Another reason Pickwickian Syndrome doesn't always apply to sleep apnea is because in some cases sleep apnea is present is patients who are not obese.

However, from time to time, you'll still see Pickwickian as a diagnosis. Yet, thechnically speaking, Pickwickian is not a form of sleep apnea, just a condition that usually presents with it.

5. Ondine's Syndrome**: According to German folklore, the nymph Ondine falls in love with a mortal who becomes unfaithful to her. When this happens, the king of the nymphs places a curse on the mortal. The curse is such that instead of breathing automatically without thinking about it, the mortal will have to think about it. If he doesn't make a conscious effort to breath -- as if he falls asleep -- he will stop breathing. If he forgets to breathe he will die.

This is the earliest description of Central Sleep Apnea and should not be used. Instead...

6. Congenital Central Hypoventilation Syndrom (CCHS)**: This is used to describe people (particularly newborns) who have periods of hypoventilation and hypoxemia without any cardiac or neuromuscular disease. They breathe normal while awake, and hypoventilate while sleeping. While hypoxemia and hypercapnia progress during hours of sleep, there is no natural inclination to wake up when CO2 gets high enough as in OSA.

However, CCHS is still often called Ondine's Curse, and still it's just another way of describing CSA.

Cardiac and pulmonary effects***:  While apnea is occuring the patient is not drawing in oxygen (O2) and not exhaling carbon dioxide (CO2), so oxygen in the blood drops (hypoxemia) and CO2 in the blood rises (hypercarbia).

Secondary to hypoxemia, the heart slows down (bradycardia).  This is the body's natural response to decrease the body's oxygen consumption when there is less oxygen available.  Once breathing resumes, the heart increases (tachycardia), and this is the body's natural tendency to find oxygen.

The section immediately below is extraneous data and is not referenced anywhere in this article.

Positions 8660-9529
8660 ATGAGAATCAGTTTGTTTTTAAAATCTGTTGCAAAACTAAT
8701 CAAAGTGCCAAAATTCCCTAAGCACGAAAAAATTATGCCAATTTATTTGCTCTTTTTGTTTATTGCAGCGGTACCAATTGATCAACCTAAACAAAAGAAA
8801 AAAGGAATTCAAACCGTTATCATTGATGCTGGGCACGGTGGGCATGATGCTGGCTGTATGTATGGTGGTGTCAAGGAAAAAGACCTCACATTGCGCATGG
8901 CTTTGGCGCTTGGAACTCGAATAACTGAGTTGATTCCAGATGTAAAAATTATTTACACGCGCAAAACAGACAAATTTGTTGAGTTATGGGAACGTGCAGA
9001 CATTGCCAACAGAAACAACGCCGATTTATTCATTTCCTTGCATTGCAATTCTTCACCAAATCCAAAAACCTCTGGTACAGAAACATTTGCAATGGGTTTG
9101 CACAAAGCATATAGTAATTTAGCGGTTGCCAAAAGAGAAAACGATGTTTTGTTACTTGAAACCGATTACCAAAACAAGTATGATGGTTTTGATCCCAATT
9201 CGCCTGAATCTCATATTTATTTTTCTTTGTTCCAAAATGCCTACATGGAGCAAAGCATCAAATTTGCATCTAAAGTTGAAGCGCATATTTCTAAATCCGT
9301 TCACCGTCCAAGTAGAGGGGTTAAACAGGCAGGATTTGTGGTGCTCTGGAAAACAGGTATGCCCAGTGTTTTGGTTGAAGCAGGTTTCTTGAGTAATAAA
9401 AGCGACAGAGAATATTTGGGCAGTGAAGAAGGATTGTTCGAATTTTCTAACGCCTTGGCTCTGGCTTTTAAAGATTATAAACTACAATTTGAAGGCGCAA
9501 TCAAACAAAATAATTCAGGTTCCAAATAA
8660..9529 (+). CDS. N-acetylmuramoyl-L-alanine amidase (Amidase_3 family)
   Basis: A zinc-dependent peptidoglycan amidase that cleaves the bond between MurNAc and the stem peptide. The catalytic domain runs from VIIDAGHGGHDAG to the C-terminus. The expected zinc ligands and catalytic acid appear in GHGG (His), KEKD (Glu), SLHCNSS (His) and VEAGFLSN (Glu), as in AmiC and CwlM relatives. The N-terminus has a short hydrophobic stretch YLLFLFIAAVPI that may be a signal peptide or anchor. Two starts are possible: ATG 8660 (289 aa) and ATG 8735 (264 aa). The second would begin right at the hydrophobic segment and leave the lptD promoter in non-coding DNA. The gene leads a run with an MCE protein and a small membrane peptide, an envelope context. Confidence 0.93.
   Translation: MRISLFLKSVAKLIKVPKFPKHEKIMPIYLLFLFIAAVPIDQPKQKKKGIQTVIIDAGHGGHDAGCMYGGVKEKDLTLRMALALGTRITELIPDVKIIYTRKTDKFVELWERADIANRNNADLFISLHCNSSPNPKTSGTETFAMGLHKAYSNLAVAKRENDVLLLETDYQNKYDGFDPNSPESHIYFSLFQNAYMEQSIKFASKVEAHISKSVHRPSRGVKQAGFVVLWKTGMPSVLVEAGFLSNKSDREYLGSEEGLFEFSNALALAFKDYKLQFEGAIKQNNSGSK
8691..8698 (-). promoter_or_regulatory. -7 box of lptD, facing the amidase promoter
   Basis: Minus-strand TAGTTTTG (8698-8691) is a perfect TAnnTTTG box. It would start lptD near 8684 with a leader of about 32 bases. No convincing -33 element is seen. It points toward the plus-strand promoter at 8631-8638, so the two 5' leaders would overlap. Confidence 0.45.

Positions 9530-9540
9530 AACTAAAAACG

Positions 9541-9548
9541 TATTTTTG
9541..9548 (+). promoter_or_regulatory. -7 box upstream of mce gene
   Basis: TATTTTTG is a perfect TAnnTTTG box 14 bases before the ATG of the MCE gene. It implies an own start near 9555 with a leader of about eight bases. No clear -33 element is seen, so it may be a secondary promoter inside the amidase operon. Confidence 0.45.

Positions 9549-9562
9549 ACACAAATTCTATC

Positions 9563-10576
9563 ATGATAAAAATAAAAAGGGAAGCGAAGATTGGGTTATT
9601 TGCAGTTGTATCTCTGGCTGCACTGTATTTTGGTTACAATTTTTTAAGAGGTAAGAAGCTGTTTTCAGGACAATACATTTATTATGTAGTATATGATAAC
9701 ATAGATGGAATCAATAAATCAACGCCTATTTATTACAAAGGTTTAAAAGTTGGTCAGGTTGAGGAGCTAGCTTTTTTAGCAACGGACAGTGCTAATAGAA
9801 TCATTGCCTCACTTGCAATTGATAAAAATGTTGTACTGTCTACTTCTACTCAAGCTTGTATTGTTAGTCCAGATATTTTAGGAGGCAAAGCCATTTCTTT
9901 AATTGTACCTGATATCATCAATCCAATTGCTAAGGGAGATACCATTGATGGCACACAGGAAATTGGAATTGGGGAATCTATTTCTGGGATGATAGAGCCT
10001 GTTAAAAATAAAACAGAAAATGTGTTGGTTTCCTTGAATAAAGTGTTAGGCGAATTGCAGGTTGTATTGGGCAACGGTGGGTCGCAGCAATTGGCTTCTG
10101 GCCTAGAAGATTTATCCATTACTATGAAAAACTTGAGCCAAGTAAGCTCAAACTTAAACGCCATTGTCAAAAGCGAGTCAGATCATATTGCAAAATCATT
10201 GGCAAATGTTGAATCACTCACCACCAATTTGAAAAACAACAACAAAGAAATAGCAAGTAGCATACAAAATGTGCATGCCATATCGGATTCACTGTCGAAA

Systemic and pulmonary blood pressure rises during periods of apnea, probably due to hypoxemia.  This is where most cardiac dysrhymias occur, and it is also believed that it is probably a life threatening cardiac arrythmia caused by hypoxemia that causes OSA and CSA patients to die in their sleep.

Likewise, about 10% of sleep apnea patients have high blood pressure.

Conclusion:  Sleep apnea is a serious condition that may result in day time sleepiness that may effect the every day life of the patient, and may even result in premature death.  It may be up to family members and/ or the physician to recognize the symptoms, and knowing that obese men with thick necks are most at risk

More References:

*Guilleminault C, Eldridge FL, Simmon FB, et al: "Sleep apnea syndrome-Can it induce hemodynamic changes," West J. Med, 123: 7-16, July 1975


***Wilkins, Robert L, Dexter, James R, "Respiratory Disease:  Principles of Patient Care," page 313, 1993